MARRAKECH – Morocco worked Sunday to rescue survivors and prayed for victims of the country’s strongest earthquake in more than a century, while soldiers and aid workers brought water and supplies to mountain villages in ruins. More than 2,000 people are dead — a number that is expected to rise.
Those left homeless by the destruction of Friday night’s earthquake slept outside Saturday, in the streets of the ancient city of Marrakech or under makeshift canopies in Atlas Mountain towns like Moulay Brahim, among the hardest-hit. The worst destruction is in small, rural communities that are hard for rescuers to reach because of the mountainous terrain.
The magnitude-6.8 earthquake sent people racing from their beds into the streets and toppled buildings in mountainous villages and cities not built to withstand such a mighty quake. Some 2,012 people were confirmed dead and at least 2,059 more people were injured — 1,404 critically — Morocco’s Interior Ministry reported Saturday night.
“We felt a huge shake like it was doomsday,” Moulay Brahim resident Ayoub Toudite said. “Ten seconds and everything was gone.”
Flags were lowered across Morocco, as King Mohammed VI ordered three days of national mourning starting Sunday. The army mobilized specialized search and rescue teams, and the king ordered water, food rations and shelter to be provided to those who lost their homes.
The king called for mosques across the kingdom to hold prayers Sunday for the victims, many of whom were buried Saturday amid the frenzy of rescue work nearby.
Aid offers poured in from around the world, and the U.N. said it was coordinating with Moroccan authorities about how international partners can provide support. The king offered thanks but no clear message about whether Morocco would welcome foreign rescuers.
The epicenter of Friday’s quake — the biggest to hit the North African country in 120 years — was near the town of Ighil in Al Haouz Province, roughly 70 kilometers (44 miles) south of Marrakech. Al Haouz is known for scenic villages and valleys tucked in the High Atlas Mountains.
About 45 kilometers (28 miles) northeast of the quake epicenter, fallen walls exposed the innards of damaged homes, their rubble sliding down hills. People in Moulay Brahim, a poor rural community of less than 3,000 people, live in homes made of clay brick and cinder block. Many of the houses are either not safe or no longer standing.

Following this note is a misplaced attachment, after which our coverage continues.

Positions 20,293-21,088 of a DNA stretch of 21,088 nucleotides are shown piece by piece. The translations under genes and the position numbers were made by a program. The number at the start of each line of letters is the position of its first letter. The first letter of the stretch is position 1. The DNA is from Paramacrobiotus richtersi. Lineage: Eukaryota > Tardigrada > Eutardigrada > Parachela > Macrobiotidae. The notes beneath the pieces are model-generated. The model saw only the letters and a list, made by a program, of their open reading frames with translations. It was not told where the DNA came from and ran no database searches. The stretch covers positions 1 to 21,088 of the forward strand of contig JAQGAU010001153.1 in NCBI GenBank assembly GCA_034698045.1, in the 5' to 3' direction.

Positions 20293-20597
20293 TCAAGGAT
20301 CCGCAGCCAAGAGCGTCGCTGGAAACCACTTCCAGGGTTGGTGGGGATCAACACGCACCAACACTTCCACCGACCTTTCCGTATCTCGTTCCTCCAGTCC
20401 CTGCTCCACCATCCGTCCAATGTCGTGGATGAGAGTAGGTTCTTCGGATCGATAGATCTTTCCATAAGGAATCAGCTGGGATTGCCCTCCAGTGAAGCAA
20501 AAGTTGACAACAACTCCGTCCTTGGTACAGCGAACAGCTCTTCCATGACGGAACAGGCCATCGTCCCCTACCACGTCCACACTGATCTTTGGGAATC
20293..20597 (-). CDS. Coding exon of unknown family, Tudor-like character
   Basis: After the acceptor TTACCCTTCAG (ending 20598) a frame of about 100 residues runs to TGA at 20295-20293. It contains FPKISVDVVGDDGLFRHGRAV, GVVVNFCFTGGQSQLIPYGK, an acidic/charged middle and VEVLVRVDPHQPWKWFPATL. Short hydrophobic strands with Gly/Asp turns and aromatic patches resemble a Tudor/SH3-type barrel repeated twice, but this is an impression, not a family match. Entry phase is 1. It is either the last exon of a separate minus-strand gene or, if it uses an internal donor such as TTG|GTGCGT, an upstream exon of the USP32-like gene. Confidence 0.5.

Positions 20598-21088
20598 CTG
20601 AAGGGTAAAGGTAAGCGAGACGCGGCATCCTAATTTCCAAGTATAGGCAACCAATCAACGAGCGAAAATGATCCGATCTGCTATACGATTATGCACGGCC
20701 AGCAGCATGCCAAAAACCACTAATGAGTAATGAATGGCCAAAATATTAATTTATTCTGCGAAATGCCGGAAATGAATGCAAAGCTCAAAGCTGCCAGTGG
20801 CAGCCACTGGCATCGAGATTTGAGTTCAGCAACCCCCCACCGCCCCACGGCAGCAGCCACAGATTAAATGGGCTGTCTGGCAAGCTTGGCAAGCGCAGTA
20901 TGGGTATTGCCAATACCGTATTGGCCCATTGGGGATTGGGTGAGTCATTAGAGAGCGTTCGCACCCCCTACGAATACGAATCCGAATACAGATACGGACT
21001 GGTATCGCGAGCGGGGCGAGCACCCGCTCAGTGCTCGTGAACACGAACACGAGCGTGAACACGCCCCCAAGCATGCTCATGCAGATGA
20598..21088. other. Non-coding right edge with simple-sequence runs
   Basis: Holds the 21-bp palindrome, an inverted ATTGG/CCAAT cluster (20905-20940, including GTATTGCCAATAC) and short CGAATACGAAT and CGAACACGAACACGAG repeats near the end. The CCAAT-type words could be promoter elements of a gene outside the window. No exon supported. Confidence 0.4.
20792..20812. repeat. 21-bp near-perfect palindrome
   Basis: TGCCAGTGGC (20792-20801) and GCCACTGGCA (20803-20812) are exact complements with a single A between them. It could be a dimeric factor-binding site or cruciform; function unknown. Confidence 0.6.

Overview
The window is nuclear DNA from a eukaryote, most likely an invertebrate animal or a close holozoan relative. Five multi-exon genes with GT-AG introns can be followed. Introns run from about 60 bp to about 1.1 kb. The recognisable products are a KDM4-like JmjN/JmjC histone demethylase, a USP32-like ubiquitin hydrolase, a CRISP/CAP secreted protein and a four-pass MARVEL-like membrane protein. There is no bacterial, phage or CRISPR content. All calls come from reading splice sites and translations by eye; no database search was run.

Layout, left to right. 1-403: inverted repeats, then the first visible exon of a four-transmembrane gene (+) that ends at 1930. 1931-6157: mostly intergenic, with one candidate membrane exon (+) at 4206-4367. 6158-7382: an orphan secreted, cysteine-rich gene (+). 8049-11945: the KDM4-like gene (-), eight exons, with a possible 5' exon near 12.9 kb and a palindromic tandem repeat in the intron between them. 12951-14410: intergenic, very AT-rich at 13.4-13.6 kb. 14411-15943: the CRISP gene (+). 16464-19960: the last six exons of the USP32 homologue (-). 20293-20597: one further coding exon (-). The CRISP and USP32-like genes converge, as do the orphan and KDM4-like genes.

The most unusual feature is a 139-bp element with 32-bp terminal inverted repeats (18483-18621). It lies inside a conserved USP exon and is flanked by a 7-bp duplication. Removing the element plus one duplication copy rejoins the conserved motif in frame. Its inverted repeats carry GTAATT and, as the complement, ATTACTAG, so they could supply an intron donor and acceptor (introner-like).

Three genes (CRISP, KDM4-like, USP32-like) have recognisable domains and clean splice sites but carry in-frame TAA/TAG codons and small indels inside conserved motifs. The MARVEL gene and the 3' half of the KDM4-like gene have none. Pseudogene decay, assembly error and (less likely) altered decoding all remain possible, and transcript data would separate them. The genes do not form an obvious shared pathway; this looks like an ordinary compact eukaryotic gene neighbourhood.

Devastation gripped each town along the High Atlas’ steep and winding switchbacks, with homes folding in on themselves and people crying as boys and helmet-clad police carried the dead through the streets.
”I was asleep when the earthquake struck. I could not escape because the roof fell on me. I was trapped. I was saved by my neighbors who cleared the rubble with their bare hands,” said Fatna Bechar in Moulay Brahim. “Now, I am living with them in their house because mine was completely destroyed.”
Hamid Idsalah, a 72-year-old mountain guide, said he and many others remained alive but had little future to look forward to as they lack the financial means to rebound.
Some Marrakech shop owners returned to work Sunday morning, after the king encouraged economic activities to resume nationwide and ordered plans to begin to reconstruct destroyed buildings.
For much of Saturday in historic Marrakech, people could be seen on state TV clustering in the streets, afraid to go back inside buildings that might still be unstable.
The city’s famous Koutoubia Mosque, built in the 12th century, was damaged, but the extent was not immediately clear. Moroccans also posted videos showing damage to parts of the famous red walls that surround the old city, a UNESCO World Heritage site.
The president of Turkey, which lost tens of thousands of people in a massive earthquake in February, was among the countries proposing assistance. Despite an outpouring of offers of help from around the world, the Moroccan government had not formally asked for assistance.
Marrakech and the mountain region hit by the quake are popular with tourists from around the world, who were among those encouraging international aid.
“This is the first time I experienced an earthquake,” British tourist Grahame Stuart said in Moulay Brahim. “It really sinks home with you when you come here and see the epicenter of all people who have lost their homes, their accommodations and have no water. It’s obviously a natural disaster but everybody in the European community and around the world must help”.
Police, emergency vehicles and people fleeing in shared taxis spent hours traversing unpaved roads through the High Atlas in stop-and-go traffic, often exiting their cars to help clear giant boulders from routes known to be rugged and difficult even before Friday’s earthquake.
“It felt like a bomb went off,” 34-year-old Mohamed Messi said.
The U.S. Geological Survey said the quake had a preliminary magnitude of 6.8 when it hit at 11:11 p.m., with shaking that lasted several seconds. The agency added that a magnitude-4.9 aftershock hit 19 minutes later. The collision of the African and Eurasian tectonic plates occurred at a relatively shallow depth, which makes a quake more dangerous.
In 1960, a magnitude-5.8 tremor struck near the Moroccan city of Agadir and caused thousands of deaths. That quake prompted changes in construction rules in Morocco, but many buildings, especially rural homes, are not built to withstand such tremors.
In 2004, a magnitude-6.4 earthquake near the Mediterranean coastal city of Al Hoceima left more than 600 dead.
Friday’s quake was felt as far away as Portugal and Algeria, according to the Portuguese Institute for Sea and Atmosphere and Algeria’s Civil Defense agency, which oversees emergency response.
Associated Press writers Angela Charlton in Paris, Ahmed Hatem in Cairo, and Brian Melley and Hadia Bakkar in London contributed to this report.
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